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A cappella queens

Members of UB's Royal Pitches live out their passion for music at UB


Mary Noack, a sophomore exercise science major, doesn't believe she has the competitive drive to become a famous singer. But her involvement with UB's female a cappella group has earned her a spot on stage preceding President Obama's speech at UB and gigs across the Buffalo community.

Noack is the musical director of the Royal Pitches. The 16 members of the group seek to spread positive vibes across UB through random singing sessions, benefits and entertainment concerts and various gigs on and off campus. The Pitches stand out on campus, as an all-women's singing group without Student Association affiliation, according to Noack.

Dennis Black, the vice president of University Life and Services, believes the Pitches are a valuable organization at UB. He cited the group's musical presentation at summer orientation and its national anthem performance at President Obama's visit.

The Pitches' latest performance was a holiday music video UB funded.

"As a university, we certainly use video regularly now to promote UB, to make people aware of UB issues and events, to share news, etc.," Black said in an email.

In December, the Pitches filmed a holiday music video at the Mansion on Delaware, a historic hotel on Buffalo's Delaware Avenue. For two weeks, members of the group practiced daily to perfect their arrangement. Balancing their vocal parts and pronouncing their vowels properly became their world for those weeks.

The group, dressed in royal blue, performed "Sleigh Ride" for the video, which took three hours to film.

From performing at the Mansion on Delaware to hanging out with her community of fellow singers, Noack found a home with the Pitches. In eighth grade, she and her friends attended a Buffalo Chips concert. She fell in love with UB's male a cappella group and knew she wanted to be part of something similar in college.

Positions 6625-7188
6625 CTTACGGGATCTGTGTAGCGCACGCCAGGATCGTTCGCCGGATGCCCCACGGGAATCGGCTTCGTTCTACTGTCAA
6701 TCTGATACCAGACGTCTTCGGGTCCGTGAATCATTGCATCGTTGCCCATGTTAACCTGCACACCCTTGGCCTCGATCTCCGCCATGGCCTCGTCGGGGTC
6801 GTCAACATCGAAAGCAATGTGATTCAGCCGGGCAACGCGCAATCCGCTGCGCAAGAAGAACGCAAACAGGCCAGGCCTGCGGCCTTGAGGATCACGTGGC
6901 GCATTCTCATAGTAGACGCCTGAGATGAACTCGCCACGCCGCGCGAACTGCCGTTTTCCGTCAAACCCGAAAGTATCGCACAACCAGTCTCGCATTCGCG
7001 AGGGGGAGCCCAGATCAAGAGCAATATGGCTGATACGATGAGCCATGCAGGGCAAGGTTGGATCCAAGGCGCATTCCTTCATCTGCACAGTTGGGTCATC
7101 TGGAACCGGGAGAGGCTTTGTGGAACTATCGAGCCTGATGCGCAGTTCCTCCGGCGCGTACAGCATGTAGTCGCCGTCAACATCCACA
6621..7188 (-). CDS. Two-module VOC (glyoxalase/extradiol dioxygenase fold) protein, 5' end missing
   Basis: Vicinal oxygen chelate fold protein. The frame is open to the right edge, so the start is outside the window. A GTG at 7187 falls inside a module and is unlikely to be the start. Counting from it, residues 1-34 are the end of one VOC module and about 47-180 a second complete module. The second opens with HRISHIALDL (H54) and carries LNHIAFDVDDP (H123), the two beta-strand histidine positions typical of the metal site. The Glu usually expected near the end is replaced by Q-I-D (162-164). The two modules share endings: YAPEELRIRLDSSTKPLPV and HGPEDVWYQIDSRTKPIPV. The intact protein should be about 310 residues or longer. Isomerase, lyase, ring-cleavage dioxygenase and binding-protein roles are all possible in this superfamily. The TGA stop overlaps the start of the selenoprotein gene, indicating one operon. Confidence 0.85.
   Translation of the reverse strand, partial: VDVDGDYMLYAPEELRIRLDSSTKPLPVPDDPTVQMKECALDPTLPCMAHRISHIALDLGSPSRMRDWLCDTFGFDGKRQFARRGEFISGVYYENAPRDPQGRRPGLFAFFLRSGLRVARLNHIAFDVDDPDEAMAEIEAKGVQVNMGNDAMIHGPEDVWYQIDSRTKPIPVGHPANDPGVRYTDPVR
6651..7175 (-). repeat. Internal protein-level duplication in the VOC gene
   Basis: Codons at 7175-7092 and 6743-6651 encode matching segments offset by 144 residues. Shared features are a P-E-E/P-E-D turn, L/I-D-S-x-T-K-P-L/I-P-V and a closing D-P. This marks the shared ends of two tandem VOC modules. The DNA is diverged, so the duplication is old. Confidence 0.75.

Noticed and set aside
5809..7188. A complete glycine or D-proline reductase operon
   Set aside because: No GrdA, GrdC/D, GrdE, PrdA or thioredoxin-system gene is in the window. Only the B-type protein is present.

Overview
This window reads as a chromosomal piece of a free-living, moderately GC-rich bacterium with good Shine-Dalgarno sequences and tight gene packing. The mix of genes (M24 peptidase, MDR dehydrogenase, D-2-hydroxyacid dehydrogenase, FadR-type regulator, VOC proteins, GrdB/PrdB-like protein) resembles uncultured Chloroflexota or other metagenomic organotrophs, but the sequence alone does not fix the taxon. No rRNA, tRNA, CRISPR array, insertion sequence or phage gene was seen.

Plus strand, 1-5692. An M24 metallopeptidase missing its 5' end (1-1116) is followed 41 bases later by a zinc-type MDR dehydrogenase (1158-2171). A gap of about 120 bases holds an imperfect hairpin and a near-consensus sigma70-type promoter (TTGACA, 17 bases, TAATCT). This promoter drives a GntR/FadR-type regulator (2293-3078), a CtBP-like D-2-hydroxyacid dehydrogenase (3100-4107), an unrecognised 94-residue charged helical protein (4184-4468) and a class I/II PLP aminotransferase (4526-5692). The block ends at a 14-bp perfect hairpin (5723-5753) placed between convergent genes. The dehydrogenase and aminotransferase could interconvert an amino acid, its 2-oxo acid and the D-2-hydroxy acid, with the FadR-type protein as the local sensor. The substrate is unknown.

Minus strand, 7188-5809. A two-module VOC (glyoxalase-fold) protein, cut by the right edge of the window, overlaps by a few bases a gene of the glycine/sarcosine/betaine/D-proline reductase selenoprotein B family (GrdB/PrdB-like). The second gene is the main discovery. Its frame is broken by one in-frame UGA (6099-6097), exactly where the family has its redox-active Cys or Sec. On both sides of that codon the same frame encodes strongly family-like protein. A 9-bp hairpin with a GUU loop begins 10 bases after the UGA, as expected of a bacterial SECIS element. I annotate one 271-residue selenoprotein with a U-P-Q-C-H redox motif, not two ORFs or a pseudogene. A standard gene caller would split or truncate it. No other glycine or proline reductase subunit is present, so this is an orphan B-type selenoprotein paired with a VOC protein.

"If I couldn't be a Chip, I may as well have become a Royal Pitch," Noack said. "I've been singing since forever. My oldest sister is a vocal major and music teacher, so she paved the way for the rest of us to be musically inclined."

Now, Noack practices twice per week with the Pitches and is with the friends she's made in the group daily.

She becomes relaxed and removed from the stresses of tests and schoolwork when she's singing, she said.

The group has performed at local events including the Break the Cycle Bike-athon, SPCA Leadership Donor Appreciation Event and Young Women in Harmony a cappella Workshop, according to member Raquel Sosnovich, a sophomore communication and social sciences interdisciplinary major.

Sosnovich joined the Pitches during her freshman year.

"Joining the Pitches was a way for me to continue doing what I love in college," Sosnovich said. "We meet twice a week for two to three hours in preparation for our concerts and local gigs. I love being in the Royal Pitches because it is an amazing group of talented girls who share the same passion."

One of Sosnovich's favorite group experiences was making the holiday video for UB. She said working with a professional crew and filming at a local mansion gave her a behind-the-scenes filmmaking experience she couldn't have gotten elsewhere.

With its increasing presence on campus - and online - the group is also expanding its membership. With 16 members, the group is the largest it has been in a few years. Noack said many girls who they didn't want to turn away auditioned, so the group accepted more than their usual number.

The Pitches perform two shows per semester, featuring "happy-go-lucky" songs, according to Noack.

Mary Connors, a freshman undecided major, said performing for an audience is exhilarating.

"We really feed off the crowd's energy," Connors said. "And we feel most like a unified whole when performing for an audience."

The group's end-of-semester show will take place May 3.

email: features@ubspectrum.com



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